If you are among the men in ballet and want to try pointe shoes for developing better professional footwork and virtuoso balance, start looking now. You may have to special order your size, and you may not want them in pink.

Keep up, or start foot exercises for your intrinsic foot muscles. (don't know any? Get The Perfect Pointe Book) This will lessen the sore calves and shin splints that you may get from returning to class after a long break. Do a gentle barre at home, and do your stretching.

If you are a serious student already working out every day, remember to rest properly, relax and stretch well to maintain good muscle tone. A muscle roller stick may be very helpful.

If you are a typical ballet student, you are generally more organized than others your age. You have to be, to keep up with just getting to class and maintaining acceptable grades. Get a picture of how the next stage is going to play out for you - stretch for optimism! Nurture your spirit with some quiet time, with a parent, friend, or by yourself.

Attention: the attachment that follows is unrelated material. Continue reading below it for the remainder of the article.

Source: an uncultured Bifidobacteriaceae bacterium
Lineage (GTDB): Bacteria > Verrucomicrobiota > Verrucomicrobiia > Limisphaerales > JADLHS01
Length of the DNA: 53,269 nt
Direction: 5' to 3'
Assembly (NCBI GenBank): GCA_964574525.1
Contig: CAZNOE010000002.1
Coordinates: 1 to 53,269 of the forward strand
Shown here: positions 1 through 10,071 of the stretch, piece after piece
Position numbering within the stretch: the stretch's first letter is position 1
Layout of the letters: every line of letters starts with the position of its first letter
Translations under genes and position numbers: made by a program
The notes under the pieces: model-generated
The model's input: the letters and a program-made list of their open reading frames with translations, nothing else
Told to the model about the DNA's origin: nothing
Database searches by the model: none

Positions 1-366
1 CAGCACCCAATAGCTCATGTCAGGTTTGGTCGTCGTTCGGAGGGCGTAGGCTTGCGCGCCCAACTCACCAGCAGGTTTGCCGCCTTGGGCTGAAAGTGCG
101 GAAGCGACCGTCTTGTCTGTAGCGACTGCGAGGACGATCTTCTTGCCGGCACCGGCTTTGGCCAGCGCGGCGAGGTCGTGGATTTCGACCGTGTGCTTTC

And get all the helpful Apps!

Perfectionist?


If you are involved in ballet because of a compulsive disorder of any kind, you have probably done all your preemptive moves in preparation for the coming back to school days. I encourage you to start a blog, or use dance forums and tell us how you do it. For one thing, you could get support for creating a more balanced life.

And you will have come up with details and insights that we in the less intense mode will never think of. We need you.

You are still growing and experiencing days of fatigue and low moods. This is normal. Learn what you need to know about nutrition and health, as much as you can. Here is one recent post about the ketosis weight loss diet plan.

The days before going back to school used to feel like a run-away train to me. Fortunately, by the time I saw all my friends, and got the schedules figured out, it felt like the engineer and brake man knew what they were doing, after all.